I had a hospital birth. I originally wanted a home birth but my partner felt happier being in a hospital 'just in case'. It ended up being a wonderful experience and I left feeling very privileged. I did three terms of birthing classes with The Daisy Foundation who really helped me feel prepared and in control of the birth I wanted. When the hospital did in fact want to use an intervention, I knew that so long as my baby was calm and ok that I didn't have to take their advice and could make my own judgement but obviously took on board there professional advice. thedaisyfoundation.com
I wanted a natural water birth with definitely NO epidural. I was terrified of the thought of hospital and not being able to move my legs. I was high risk due to a blood condition, so when I went overdue they were desperate to induce me. I just didn't turn up to induction appointments, so by the time I got to delivery in labour, they kept me in even though I was only 3cm.
That was 11am on Sunday. I'd been 2cm at 4pm on Friday at a sweep, and had been having regular 6 - 7 minute contractions since 9pm Friday night. I was GUTTED at the '3cm' thing, and furious!
I managed to get the pool due to insistence by my doula, but things only sped up a little bit between 11am and 4pm. During most of that time I was debating whether to let them break my waters or not. In the end my temperature started to go up in the water, and it was looking like I'd get taken out of the pool. So, I let them break my waters. Something I very much hadn't wanted. Things ramped up in terms of pain, but I was back in the pool. Was told I was ready to push at 6pm.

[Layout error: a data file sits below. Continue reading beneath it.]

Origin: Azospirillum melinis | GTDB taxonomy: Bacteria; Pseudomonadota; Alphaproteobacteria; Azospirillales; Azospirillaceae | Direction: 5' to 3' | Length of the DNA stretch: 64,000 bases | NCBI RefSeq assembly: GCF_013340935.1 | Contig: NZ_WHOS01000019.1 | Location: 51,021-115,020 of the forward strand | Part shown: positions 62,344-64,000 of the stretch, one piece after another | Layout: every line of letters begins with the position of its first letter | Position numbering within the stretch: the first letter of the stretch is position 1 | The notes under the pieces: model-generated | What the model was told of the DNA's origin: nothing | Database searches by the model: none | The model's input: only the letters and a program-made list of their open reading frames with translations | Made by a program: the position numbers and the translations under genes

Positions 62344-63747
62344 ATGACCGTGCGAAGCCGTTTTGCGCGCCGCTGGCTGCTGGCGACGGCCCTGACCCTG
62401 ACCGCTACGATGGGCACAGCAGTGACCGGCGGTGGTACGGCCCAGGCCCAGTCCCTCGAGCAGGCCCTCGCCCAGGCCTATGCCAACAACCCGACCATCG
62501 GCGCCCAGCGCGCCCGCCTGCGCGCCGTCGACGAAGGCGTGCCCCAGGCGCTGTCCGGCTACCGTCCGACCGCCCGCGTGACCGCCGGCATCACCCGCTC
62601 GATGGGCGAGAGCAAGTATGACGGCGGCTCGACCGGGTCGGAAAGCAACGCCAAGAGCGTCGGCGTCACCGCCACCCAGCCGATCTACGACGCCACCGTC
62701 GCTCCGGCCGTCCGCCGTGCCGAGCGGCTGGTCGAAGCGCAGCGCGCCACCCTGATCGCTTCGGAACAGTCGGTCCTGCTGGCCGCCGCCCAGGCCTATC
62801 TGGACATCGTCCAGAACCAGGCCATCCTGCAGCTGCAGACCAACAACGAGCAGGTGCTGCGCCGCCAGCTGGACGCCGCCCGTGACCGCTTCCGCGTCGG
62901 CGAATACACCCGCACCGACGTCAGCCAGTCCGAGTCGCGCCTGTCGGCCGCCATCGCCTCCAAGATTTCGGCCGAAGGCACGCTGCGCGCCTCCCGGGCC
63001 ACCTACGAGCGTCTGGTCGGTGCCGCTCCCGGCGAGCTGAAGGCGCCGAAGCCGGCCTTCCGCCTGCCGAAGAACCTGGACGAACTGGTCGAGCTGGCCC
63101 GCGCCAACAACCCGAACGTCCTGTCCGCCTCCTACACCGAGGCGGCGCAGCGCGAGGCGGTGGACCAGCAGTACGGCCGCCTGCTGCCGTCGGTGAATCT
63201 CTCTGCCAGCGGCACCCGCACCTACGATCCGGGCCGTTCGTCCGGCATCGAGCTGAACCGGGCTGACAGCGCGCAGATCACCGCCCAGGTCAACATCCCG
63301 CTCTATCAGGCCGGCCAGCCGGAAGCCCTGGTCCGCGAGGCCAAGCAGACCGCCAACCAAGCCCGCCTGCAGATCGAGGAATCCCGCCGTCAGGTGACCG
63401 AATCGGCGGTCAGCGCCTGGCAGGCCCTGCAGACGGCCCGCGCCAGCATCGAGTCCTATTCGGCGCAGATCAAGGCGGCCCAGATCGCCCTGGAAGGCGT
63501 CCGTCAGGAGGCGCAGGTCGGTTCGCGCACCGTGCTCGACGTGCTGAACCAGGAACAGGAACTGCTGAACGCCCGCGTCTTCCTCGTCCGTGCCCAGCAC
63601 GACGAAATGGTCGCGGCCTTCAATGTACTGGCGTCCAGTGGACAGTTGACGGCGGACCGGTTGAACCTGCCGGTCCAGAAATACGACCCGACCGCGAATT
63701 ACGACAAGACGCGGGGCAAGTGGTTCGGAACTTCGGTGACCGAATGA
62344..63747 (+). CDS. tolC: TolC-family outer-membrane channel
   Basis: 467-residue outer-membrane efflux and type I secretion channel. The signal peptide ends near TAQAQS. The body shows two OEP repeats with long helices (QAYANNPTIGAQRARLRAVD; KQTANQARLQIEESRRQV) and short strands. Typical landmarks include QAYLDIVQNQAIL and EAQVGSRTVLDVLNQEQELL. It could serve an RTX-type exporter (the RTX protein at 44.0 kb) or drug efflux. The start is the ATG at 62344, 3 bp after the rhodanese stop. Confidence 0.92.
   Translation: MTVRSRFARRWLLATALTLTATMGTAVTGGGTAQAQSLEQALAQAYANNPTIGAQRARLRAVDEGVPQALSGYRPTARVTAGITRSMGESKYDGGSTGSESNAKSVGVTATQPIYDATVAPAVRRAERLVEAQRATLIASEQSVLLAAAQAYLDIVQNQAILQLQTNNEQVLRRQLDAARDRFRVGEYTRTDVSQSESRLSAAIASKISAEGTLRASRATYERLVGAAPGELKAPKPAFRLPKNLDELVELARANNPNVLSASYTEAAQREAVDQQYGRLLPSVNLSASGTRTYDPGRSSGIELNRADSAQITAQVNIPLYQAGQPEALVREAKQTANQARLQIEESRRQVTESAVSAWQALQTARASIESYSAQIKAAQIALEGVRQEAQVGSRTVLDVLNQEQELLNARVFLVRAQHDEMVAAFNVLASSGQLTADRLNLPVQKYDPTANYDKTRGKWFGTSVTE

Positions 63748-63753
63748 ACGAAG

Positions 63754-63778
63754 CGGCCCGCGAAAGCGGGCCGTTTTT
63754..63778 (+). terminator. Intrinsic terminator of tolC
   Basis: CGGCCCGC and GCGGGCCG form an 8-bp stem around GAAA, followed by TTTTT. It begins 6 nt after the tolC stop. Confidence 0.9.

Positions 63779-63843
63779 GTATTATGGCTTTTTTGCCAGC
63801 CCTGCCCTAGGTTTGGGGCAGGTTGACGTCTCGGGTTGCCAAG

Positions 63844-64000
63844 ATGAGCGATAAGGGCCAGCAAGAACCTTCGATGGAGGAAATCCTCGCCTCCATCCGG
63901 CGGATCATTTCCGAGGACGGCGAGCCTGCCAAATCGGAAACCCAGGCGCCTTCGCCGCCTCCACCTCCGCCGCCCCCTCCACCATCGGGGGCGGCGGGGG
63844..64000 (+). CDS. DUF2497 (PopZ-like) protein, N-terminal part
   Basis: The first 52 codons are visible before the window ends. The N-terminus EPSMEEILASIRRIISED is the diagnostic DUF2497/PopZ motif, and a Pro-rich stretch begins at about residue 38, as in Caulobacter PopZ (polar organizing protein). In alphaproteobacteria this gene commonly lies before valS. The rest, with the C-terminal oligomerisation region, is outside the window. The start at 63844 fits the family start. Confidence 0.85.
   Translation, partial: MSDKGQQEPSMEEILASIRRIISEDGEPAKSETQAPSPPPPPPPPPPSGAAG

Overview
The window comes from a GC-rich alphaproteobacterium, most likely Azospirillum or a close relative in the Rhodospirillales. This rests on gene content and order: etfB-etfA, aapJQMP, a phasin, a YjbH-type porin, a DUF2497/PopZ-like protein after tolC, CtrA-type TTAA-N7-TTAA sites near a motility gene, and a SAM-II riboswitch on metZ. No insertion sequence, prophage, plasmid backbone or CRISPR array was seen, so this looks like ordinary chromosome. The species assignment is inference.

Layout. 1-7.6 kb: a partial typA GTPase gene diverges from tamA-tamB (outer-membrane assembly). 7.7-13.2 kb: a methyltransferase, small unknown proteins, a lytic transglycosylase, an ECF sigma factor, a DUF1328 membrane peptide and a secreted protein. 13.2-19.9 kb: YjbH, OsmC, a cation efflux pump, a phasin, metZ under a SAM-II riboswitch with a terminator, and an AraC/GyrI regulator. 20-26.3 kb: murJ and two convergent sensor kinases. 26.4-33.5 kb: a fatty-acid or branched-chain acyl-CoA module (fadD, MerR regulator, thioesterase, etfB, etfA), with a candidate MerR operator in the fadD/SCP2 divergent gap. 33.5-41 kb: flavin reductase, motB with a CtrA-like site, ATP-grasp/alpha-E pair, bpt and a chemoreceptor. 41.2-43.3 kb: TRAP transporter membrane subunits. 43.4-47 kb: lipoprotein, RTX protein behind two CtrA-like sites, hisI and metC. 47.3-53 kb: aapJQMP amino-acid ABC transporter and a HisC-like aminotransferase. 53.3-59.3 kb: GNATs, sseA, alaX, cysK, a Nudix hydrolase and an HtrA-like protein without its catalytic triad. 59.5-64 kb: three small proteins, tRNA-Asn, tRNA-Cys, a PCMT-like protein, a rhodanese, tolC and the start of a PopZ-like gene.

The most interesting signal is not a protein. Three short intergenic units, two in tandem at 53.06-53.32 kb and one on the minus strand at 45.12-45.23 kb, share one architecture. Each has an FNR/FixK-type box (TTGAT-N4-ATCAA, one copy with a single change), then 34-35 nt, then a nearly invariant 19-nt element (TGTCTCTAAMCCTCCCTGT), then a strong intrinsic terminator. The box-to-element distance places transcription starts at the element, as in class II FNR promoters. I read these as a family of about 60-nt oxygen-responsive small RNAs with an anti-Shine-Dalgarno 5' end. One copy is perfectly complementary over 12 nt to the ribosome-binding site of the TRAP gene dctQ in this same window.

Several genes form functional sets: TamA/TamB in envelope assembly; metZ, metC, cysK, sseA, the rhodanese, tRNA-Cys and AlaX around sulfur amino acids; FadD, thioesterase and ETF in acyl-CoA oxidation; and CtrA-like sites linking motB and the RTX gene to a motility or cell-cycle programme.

Pushed for 90 minutes with nothing happening. In and out of the pool, various different positions.. then there was a change of shift. The new shift checked me out and started saying that I wasn't 10cm, that I'd been pushing on an inadequately dilated cervix, that it was now swollen and I should stop pushing "just resist... it'll only take an hour or two".. they were bandying around words like 'posterior' and 'distressed baby' 'we need to speed this up with syntocinon'.. I totally lost all sense of humour and did some shouting. There was no way I could stop pushing, I wasn't even doing it anymore through choice, my body was doing it.
Through a lot of conversation with a consultant midwife and my doula, I ended up being sped up on a drip, with an epidural (I refused to have drip without epidural at that point). It took another 4 hours to get one, during which it was all pretty shit... me trying to resist pushing and doing a lot of shouting, my boyfriend crying because so many people were suddenly in the room, they put the thing on the baby's head because they couldn't get a proper heart trace, catheter, had to resite the epidural a couple of times because I just couldn't sit still, blah blah.
Do you know what? It was ACE. The epidural hours were amazing... I'd started off calm in the pool for 5 hours, then had 5 hours of panic and fear, then it all just went away. I totally trusted the midwives that it was going to be OK. I had a kip with the drip did its thing and got me properly to 10cm, boyfriend went home for tea and toast and to gather his thoughts, then at 1.30am they woke me up and said it was time to push the baby out.
I did it in about 20 minutes once they'd got me in a reasonable position. By this point I could feel my legs and the contractions, and some of the pain, but it was absolutely FINE. Genuinely a lovely experience... we chatted and laughed while all this was going on, because it didn't hurt like crazy I was able to stop pushing when they told me to, so only a tiny tear. I got up and walked to the shower an hour or so after she was born.
So, epidural, syntocinon, catheter, clip on baby's head, canula etc... but, a great experience.